Has China’s Central Bank Blinked?

China’s central bank has provided RMB500 billion of liquidity to the nation’s biggest five banks for RMB100 billion each, via its 3-month Standing Lending Facility (SLF).

The amount is roughly equivalent to one 50 basis point rate cut in the commercial banks’ required reserve ratio (RRR).

Has the People’s Bank of China finally blinked in the face of deteriorating economic conditions?

In a research report, UBS AG says that the Chinese government’s resolve for reform continues to be tested by the continued slide in economic growth and business sentiment.

It is also possible that the PBoC may also be pre-empting the usual surge in liquidity demand towards quarter-end and in advance of the "golden week" holiday. This is especially needed since recent forex inflow increases have been poor despite July and August’s record trade surpluses.

But the move will make an across-board RRR cut highly unlikely this year, as the PBoC remains reluctant to commit to longer term liquidity easing. It also means a rate cut is probably not imminent, though UBS still expects one is likely by year-end.

UBS’ China economist Wang Tao writes in the report that the use of the SLF — instead of a more high profile and transparent tool such as an across-board RRR cut or a rate cut — reflect the PBoC’s desire to support growth without being seen to be conducting "strong stimulus" or general easing.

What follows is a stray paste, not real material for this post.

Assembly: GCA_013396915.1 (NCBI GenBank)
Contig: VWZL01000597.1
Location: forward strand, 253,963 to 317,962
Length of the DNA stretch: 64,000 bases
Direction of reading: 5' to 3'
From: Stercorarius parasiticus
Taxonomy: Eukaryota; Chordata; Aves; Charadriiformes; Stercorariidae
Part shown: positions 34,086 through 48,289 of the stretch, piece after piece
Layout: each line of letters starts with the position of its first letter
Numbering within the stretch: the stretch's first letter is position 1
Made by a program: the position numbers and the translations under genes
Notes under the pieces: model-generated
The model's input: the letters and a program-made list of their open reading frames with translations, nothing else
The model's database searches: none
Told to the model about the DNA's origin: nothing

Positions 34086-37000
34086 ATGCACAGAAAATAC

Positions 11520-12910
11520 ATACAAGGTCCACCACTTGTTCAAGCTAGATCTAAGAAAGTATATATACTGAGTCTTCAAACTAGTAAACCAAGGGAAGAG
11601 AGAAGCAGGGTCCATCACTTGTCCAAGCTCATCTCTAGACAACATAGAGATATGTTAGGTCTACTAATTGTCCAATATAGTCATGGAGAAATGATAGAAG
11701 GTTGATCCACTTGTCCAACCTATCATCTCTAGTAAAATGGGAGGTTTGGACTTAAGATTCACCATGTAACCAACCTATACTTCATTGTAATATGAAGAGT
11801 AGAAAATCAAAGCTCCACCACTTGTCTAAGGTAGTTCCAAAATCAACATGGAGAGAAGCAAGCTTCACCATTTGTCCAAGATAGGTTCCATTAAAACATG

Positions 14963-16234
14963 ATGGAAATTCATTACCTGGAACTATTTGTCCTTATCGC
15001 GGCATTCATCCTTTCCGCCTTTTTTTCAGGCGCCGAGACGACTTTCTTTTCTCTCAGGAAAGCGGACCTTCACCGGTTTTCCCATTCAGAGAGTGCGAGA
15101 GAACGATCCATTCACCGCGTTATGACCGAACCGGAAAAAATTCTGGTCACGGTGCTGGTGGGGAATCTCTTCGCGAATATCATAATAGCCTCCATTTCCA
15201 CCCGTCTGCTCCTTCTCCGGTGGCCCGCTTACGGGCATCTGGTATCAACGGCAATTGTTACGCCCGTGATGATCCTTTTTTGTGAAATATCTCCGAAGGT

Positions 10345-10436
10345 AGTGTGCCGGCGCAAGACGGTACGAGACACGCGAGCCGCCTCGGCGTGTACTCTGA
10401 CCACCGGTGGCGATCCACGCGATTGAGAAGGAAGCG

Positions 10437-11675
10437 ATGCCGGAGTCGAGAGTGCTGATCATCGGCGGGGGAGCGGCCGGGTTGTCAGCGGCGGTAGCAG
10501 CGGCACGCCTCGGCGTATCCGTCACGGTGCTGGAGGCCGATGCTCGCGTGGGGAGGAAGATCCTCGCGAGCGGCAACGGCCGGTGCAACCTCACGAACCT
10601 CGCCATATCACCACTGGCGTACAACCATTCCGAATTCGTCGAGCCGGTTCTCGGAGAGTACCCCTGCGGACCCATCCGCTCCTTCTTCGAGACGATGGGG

In contrast to the earlier PSL (Pledged supplementary lending) liquidity provided to the China Development Bank, liquidity this time is being provided to China’s five big commercial banks, which are less constrained by loan/deposit ratios, making it easier for them to increase credit supply across the board.

In addition, the RMB500 billion SLF liquidity injection should help keep interbank rates low, boost investor sentiment, and buffer the negative liquidity and credit impact from a recent banking rule on deposit and loan management.

However, the impact of such a move on boosting corporate investment and supporting real economic growth will be relatively limited, says Wang Tao, as the property downturn continues to worsen, excess capacity accumulates and business outlook remains weak.

As property construction falters and economic activity weakens further in the fourth quarter, UBS expects the government to intensify its policy support via new key infrastructure project launches, acceleration of ongoing infrastructure and shanty town housing construction, and more property policy and monetary easing.

With 70% of credit in China still being priced off benchmark lending rates, a rate cut is the most direct way of lowering financing costs in the economy, argues the report.

This will likely be preceded or accompanied by a mortgage rate cut, which should support home buyers and help stabilize property market transactions.

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